# How to stop inner and outer loop using break statement [duplicate]

I have really simple code where I use `break` inside inner loop:

``````for (int it=0; it<5; it++) {
for (int it2=0; it2<5; it2++) {
if (it2==2)
break; //break here not it2, but it loop
NSLog(@"it=%d it2=%d", it, it2);
}
}
``````

``````it=0 it2=0, it=0 it2=1,
it=1 it2=0, it=1 it2=1,
it=2 it2=0, it=2 it2=1,
it=3 it2=0, it=3 it2=1,
it=4 it2=0, it=4 it2=1
``````

I know in some programic languages there is possibility to determine on which loop break statement should affect. Is it possible to call `break` to stop outer loop (`for` with `it` variable)?

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## marked as duplicate by Ciro Santilli 六四事件 法轮功 纳米比亚 威视, kenorb, Community♦Mar 19 at 12:31

In c or c++, no. break used only for current loop –  A Lan Apr 9 '14 at 12:41
In C you cannot do it with a direct instruction (except `goto` label), but you can break from the 1st loop and set a flag to break the 2nd –  Coconop Apr 9 '14 at 12:41
For your question the way you ask it, you have two options: `goto` or a function. The more interesting question would be: what is your actual problem (the example you provide looks contrived), and in which language are you trying to solve it? –  Björn Pollex Apr 9 '14 at 13:09
I got such problem in objective-c but every when it appears I find good solution to avoid two for loops. –  Szu Apr 9 '14 at 13:24

If you really want to do this, then bite the bullet and use `goto`.

``````for (int it=0; it<5; it++) {
for (int it2=0; it2<5; it2++) {
if (it2==2)
goto end_outer_loop;
NSLog(@"it=%d it2=%d", it, it2);
}
}

end_outer_loop:

// more stuff here.
``````

This is a legitimate `goto` (most gotos in the downward direction are). In fact `break` is a special kind of "approved" goto, and because C is a minimal language you have to use an explicit goto in complex cases.

However as many people here have pointed out, it's better if you can use `return.` You should not contort your program just to avoid goto, but in most cases it is a clue that your function is become too complex and should therefore be broken up.

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It's good to break things into smaller functions. But you shouldn't do that just so you can avoid a goto. That really depends on whether the loop is strongly related to the calculation or not. This is why other languages have Special language Features for this (loop labels, integer argument for break etc). –  Adrian Ratnapala Apr 9 '14 at 12:44
I'd also agree that for this case a `goto` is perfectly fine. Especially since the label will be very close to the `goto`. –  lethal-guitar Apr 9 '14 at 12:46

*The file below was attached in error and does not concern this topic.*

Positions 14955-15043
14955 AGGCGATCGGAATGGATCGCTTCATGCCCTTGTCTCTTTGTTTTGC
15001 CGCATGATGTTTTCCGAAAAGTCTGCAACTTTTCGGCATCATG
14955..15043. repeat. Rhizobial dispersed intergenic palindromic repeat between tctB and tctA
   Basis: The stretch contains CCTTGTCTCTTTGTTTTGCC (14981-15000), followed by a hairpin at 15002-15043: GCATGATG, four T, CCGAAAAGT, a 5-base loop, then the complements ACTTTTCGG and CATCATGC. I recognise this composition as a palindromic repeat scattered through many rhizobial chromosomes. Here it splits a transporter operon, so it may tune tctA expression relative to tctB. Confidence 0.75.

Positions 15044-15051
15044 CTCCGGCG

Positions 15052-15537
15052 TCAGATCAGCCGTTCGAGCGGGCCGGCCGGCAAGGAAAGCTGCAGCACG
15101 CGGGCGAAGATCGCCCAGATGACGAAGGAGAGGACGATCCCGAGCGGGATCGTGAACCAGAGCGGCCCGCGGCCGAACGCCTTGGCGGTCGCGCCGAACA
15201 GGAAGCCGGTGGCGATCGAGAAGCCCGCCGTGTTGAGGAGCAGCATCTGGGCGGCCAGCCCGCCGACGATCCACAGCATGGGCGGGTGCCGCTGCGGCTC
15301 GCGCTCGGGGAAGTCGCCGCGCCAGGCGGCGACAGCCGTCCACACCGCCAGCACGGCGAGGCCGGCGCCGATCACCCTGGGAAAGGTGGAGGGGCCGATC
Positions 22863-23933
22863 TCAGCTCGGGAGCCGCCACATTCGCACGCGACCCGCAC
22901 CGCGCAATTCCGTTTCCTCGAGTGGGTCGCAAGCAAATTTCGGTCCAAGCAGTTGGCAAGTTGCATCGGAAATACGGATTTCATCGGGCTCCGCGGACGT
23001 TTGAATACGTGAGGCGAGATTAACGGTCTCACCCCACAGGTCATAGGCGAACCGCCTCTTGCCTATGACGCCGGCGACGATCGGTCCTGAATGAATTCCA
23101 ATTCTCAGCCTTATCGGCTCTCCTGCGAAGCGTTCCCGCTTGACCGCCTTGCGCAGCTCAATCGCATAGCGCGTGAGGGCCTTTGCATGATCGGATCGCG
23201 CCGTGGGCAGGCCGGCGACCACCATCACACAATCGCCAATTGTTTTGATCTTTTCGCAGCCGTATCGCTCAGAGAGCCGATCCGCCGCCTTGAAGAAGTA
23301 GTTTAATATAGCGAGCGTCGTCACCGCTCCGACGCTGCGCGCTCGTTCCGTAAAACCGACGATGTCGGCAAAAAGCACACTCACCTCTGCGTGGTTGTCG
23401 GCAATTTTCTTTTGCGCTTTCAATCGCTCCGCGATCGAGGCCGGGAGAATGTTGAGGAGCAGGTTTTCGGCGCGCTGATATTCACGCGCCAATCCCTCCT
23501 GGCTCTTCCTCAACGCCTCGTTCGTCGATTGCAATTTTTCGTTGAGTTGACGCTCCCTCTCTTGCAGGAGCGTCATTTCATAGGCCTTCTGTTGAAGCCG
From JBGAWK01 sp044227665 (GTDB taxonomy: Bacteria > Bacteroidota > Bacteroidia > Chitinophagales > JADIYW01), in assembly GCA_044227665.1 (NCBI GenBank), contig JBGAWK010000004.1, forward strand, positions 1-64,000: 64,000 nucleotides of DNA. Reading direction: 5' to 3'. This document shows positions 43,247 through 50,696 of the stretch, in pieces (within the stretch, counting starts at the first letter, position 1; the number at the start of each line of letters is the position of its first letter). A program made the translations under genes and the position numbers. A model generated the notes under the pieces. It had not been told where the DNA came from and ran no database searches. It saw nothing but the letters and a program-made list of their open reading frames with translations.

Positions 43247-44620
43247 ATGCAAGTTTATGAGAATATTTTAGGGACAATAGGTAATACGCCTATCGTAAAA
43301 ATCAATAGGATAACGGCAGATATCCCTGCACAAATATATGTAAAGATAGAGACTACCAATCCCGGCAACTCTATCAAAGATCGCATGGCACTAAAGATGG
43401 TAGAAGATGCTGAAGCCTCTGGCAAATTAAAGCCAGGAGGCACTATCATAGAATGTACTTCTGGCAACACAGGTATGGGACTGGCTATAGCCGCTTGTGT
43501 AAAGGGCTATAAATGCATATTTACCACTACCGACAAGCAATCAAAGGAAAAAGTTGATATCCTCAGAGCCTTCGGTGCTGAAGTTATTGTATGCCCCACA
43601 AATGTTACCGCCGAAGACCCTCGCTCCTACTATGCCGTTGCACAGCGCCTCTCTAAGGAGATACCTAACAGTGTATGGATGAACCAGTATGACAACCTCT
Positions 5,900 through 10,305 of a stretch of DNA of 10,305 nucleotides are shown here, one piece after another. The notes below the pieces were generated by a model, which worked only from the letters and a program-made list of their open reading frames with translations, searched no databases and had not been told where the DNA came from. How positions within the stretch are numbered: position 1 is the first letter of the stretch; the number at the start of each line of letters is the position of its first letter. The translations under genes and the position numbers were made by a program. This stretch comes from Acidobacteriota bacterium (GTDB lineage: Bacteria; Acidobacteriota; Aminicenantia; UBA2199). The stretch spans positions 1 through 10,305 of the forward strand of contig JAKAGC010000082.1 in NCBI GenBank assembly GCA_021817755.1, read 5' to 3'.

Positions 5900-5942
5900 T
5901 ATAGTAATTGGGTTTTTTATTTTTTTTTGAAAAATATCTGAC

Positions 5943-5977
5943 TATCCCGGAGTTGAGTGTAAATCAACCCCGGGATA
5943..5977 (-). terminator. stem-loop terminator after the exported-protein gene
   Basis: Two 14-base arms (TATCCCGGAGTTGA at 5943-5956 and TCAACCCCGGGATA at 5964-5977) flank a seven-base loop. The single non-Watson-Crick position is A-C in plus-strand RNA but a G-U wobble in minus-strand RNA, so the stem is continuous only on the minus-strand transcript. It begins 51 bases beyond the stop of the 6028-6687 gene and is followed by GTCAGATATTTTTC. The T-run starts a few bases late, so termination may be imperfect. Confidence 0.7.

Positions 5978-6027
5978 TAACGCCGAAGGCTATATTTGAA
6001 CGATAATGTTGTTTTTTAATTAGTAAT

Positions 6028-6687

When people have asked me for legit uses of `goto`, this is the one and only example I can cite that is in actual practical common use. I don't know why people are so averse to `goto` but totally fine with `switch` which, because of its scoping, carries the same consequences. –  tenfour Apr 9 '14 at 12:48
@tenfour exactly this. It's like everybody stops thinking just because they were told "goto is teh evul!" someday. –  lethal-guitar Apr 9 '14 at 12:49
I agree that this is one of the few cases that goto SHOULD be used. Using a function feels like forcing a different design just for the sake of not using a goto. –  Veritas Apr 9 '14 at 12:56

You can use a `bool flag` to serve the purpose, something like this:

``````bool flag = false;
for (int it=0; it<5; it++) {
for (int it2=0; it2<5; it2++) {
if (it2==2) { flag=true; break; }
NSLog(@"it=%d it2=%d", it, it2);
}
if(flag) {break;}
}
``````

This method shall be used only if you cannot use the `return` method as specified by others. `return` improves code-readability. This is just a workaround.

The `goto` method is also a valid one, but it is always advised not to use `goto`, just because it breaks the control flow and can cause hours of debugging if the code is large enough!

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In my eyes, this is less readable and clear than using a `goto`. –  lethal-guitar Apr 9 '14 at 12:47
I got the same idea but if statement is unnecessary. You can add condition in for statement –  Szu Apr 9 '14 at 12:49
@Szu I agree to your proposal! –  HappyCoder Apr 9 '14 at 12:59
These flag variables are only mildly annoying because they are used locally; but they are a sign of the "lets add a state variable disease". And hacked-in state variables are the worst cause I know of errors and hard-to-understand code. –  Adrian Ratnapala Apr 9 '14 at 13:04